Why would you file a suit for discrimination or harassment at work? You’re a peace loving person who just wants to do his or her job, and go home to enjoy the family. Besides, you ask yourself, how can I prove it?

There are three reasons to file a case for discrimination:

1) Your efforts to enter an early dialogue and resolution of your employment grievances have reached an impasse despite your best efforts to be transparent and reasonable;

2) You know the company treated you unfairly in deciding to let you go, and you strongly suspect, even if you cannot put your finger on it, that it was because you were an older worker, or that you took some time off for a serious health condition, or because you weren’t a member of the “old boys” club.

3) You have obtained expert legal counsel who informed you of the strengths and weaknesses of your case, giving it to you straight. Your questions about financial costs, and risks of losing were answered forthrightly, and you’re ready to make the investment.

This third reason includes an assessment of just what you have to prove in a discrimination case. The fine point here is this: indirect and circumstantial proof is sufficient. In other words, extracting an admission, or obtaining a private email or memo stating a discriminatory motive in firing someone is not a requirement of the case.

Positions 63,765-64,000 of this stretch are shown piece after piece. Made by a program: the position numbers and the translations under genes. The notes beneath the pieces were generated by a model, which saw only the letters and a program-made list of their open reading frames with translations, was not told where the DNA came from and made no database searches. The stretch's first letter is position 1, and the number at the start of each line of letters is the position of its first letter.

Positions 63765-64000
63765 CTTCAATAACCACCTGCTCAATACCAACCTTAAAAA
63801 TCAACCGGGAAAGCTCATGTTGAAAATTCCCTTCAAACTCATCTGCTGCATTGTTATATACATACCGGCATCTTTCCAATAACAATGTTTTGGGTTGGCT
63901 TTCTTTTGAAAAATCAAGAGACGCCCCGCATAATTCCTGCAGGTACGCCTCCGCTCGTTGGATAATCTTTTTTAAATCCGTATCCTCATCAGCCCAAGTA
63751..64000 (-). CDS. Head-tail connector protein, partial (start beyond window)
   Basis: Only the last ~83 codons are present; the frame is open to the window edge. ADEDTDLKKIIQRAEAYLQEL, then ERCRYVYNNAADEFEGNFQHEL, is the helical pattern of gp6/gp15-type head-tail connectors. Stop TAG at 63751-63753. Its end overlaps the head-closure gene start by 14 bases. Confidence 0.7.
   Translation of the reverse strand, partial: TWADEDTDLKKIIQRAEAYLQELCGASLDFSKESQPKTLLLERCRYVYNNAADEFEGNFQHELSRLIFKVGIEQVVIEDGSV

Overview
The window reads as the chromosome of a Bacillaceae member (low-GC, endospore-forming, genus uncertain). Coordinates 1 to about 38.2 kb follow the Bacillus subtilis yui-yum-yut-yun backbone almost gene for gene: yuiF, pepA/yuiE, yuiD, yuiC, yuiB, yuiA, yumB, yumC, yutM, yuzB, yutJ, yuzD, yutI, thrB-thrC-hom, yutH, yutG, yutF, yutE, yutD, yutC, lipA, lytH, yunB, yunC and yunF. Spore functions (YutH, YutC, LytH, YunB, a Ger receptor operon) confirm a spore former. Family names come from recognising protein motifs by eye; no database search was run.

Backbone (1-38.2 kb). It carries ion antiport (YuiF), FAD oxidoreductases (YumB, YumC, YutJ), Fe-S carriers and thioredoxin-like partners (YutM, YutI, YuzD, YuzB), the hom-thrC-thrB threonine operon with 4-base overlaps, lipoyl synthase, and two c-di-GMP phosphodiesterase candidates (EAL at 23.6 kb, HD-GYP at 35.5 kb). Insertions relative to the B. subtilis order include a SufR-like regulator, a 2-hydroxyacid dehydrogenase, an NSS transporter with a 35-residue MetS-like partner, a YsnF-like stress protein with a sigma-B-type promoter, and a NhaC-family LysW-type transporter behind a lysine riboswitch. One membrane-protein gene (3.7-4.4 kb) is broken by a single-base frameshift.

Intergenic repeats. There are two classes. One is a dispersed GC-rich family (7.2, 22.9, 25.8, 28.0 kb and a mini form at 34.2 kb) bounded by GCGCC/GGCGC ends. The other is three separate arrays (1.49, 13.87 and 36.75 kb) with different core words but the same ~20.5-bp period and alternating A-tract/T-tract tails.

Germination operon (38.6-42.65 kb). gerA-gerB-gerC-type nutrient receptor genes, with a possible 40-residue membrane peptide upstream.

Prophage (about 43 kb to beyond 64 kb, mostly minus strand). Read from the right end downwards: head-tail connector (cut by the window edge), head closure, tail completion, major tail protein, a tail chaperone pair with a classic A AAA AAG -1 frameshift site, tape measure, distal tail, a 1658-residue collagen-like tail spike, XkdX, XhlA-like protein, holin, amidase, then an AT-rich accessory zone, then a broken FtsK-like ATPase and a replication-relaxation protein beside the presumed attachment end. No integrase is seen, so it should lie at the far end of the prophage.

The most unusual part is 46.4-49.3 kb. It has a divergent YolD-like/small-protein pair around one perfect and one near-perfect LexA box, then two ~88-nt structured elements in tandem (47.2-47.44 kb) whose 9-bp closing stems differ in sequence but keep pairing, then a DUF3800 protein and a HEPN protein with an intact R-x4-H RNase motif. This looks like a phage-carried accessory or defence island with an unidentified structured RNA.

The reason is practical: discrimination is seldom a moment of pride for an employer. The manager who makes the discriminatory decision is likely unaware of his or her own bias, or is very hesitant to admit it to himself or anyone else. The sparsity of direct evidence means that many real cases of discrimination would never be presented or proven, and therefore discrimination at work would go unchecked.

As a result, the courts have designed the following basic elements of a discrimination case: a) that you are in a “protected” category; b) that you were performing your work satisfactorily; c) that there was remaining work for you to perform; d) that someone outside your “protected category” assumed your job responsibilities, and d) that you have suffered financial and/or emotional injury as a result.

It’s that simple, and that incomplete. The burden of proof has been met, but the employer may overcome that proof with evidence of its own that the reason for termination was business necessity. That burden is fairly easy to meet.

The game-changer in the trial of a discrimination case is to prove that the reason is not only a lie, but likely a lie intended to cover-up a discriminatory motive. Are we back where we started with a requirement of direct proof? No. Only some additional corroborative evidence of discrimination is needed. For example, a manager may have made an off-handed comment that “Bob, you seem to be slowing down. When will you be retiring?” or maybe there is an email that refers to the need to recruit new youthful energy into the organization. These are not “direct” statements, but they are relevant to the question of discrimination, and courts have so held.

To conclude, you would file a lawsuit if your employer is stubborn in refusing to settle despite the uncertainty of “circumstantial proof” you or your attorney presents informally in an effort to reach an early settlement. As the case progresses, witnesses are interrogated, and documents collected, the employer may awaken to the risk of a significant verdict it could have avoided early in the process by listening to reason.

“If the pink slip doesn’t fit, get redressed!”
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